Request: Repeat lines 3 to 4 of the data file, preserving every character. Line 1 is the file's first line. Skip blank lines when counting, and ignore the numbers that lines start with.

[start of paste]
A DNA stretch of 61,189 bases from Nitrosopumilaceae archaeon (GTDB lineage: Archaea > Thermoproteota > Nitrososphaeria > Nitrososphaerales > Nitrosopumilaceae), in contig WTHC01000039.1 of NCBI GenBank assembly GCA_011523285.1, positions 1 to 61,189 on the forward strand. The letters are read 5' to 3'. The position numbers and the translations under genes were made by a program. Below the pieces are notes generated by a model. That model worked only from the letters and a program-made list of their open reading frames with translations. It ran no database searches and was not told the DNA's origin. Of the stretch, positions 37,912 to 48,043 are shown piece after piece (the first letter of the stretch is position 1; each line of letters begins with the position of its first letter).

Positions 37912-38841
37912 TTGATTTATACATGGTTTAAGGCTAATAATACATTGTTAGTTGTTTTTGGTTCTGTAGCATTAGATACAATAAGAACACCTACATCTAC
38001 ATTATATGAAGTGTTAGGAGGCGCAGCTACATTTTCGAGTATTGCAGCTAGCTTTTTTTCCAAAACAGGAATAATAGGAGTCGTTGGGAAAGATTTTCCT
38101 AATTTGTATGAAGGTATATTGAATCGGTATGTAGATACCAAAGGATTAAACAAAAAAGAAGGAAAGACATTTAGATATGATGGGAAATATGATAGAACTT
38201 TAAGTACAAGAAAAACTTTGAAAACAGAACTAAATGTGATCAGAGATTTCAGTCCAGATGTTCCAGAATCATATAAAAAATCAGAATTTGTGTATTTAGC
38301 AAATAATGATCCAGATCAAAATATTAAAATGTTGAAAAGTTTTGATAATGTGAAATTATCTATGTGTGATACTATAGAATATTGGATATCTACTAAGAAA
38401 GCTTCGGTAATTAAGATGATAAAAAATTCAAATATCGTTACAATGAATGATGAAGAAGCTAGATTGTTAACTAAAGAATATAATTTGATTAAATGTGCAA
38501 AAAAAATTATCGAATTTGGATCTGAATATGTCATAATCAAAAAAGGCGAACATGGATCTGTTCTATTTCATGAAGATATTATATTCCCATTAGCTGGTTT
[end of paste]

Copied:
37912 TTGATTTATACATGGTTTAAGGCTAATAATACATTGTTAGTTGTTTTTGGTTCTGTAGCATTAGATACAATAAGAACACCTACATCTAC
38001 ATTATATGAAGTGTTAGGAGGCGCAGCTACATTTTCGAGTATTGCAGCTAGCTTTTTTTCCAAAACAGGAATAATAGGAGTCGTTGGGAAAGATTTTCCT